Restarting Anticoagulant Therapy After Intracranial Hemorrhage Clinical Sciences

Background and Purpose—The safety and efficacy of restarting anticoagulation therapy after intracranial hemorrhage (ICH) remain unclear. We performed a systematic review and meta-analysis to summarize the associations of anticoagulation resumption with the subsequent risk of ICH recurrence and thromboembolism.Methods—We searched published medical literature to identify cohort studies involving adults with anticoagulation-associated ICH. Our predictor variable was resumption of anticoagulation. Outcome measures were thromboembolic events (stroke and myocardial infarction) and recurrence of ICH. After assessing study heterogeneity and publication bias, we performed a meta-analysis using random-effects models to assess the strength of association between anticoagulation resumption and our outcomes.Results—Eight studies were eligible for inclusion in the meta-analysis, with 5306 ICH patients. Almost all studies evaluated anticoagulation with vitamin K antagonists. Reinitiation of anticoagulation was associated with a significantly lower risk of thromboembolic complications (pooled relative risk, 0.34; 95% confidence interval, 0.25–0.45; Q=5.12, P for heterogeneity=0.28). There was no evidence of increased risk of recurrent ICH after reinstatement of anticoagulation therapy, although there was significant heterogeneity among included studies (pooled relative risk, 1.01; 95% confidence interval, 0.58–1.77; Q=24.68, P for heterogeneity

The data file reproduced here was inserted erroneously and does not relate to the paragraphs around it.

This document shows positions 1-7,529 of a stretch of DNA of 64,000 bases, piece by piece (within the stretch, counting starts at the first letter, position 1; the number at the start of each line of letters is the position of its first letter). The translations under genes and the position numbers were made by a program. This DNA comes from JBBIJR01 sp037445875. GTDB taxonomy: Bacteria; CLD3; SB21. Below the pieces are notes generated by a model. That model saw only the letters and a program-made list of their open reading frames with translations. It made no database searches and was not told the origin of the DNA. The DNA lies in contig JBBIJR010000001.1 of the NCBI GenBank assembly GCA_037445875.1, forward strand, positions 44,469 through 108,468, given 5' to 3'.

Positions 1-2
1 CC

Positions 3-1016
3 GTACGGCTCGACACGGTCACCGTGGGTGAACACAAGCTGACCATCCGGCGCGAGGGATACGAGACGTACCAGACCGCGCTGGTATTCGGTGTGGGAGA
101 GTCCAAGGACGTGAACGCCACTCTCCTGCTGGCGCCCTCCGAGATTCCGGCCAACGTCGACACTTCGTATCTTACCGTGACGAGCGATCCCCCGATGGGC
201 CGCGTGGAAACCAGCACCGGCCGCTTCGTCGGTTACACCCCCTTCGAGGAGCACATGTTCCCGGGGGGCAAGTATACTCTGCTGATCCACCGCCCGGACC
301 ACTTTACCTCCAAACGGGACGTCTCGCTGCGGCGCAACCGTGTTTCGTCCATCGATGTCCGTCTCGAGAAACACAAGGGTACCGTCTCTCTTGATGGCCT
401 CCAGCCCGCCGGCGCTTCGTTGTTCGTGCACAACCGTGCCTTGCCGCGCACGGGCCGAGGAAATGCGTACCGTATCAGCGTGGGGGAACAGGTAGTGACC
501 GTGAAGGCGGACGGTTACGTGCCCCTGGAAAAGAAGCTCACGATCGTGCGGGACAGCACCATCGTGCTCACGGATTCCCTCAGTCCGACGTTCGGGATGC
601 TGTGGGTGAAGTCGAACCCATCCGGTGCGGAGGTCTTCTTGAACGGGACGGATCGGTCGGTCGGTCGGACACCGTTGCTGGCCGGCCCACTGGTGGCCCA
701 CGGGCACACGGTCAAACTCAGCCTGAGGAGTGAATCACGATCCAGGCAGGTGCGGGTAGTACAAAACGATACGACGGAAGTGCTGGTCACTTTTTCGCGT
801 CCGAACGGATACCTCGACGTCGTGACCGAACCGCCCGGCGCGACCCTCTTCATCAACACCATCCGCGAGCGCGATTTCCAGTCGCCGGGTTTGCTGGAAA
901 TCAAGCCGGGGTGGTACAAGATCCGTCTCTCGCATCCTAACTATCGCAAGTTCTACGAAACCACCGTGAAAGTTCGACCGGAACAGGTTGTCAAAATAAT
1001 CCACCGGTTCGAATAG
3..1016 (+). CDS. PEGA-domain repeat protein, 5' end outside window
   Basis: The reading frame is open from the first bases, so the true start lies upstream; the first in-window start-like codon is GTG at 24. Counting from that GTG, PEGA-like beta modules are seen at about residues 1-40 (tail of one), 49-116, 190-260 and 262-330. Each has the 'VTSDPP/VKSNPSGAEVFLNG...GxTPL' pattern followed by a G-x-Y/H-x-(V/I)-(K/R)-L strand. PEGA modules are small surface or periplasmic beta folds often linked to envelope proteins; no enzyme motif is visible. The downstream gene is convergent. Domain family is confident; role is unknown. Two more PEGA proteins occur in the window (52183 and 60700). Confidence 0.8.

Source: Stroke - Category: Neurology Authors: Tags: Catheter Ablation and Implantable Cardioverter-Defibrillator, Myocardial Infarction, Intracranial Hemorrhage, Ischemic Stroke Original Contributions Source Type: research

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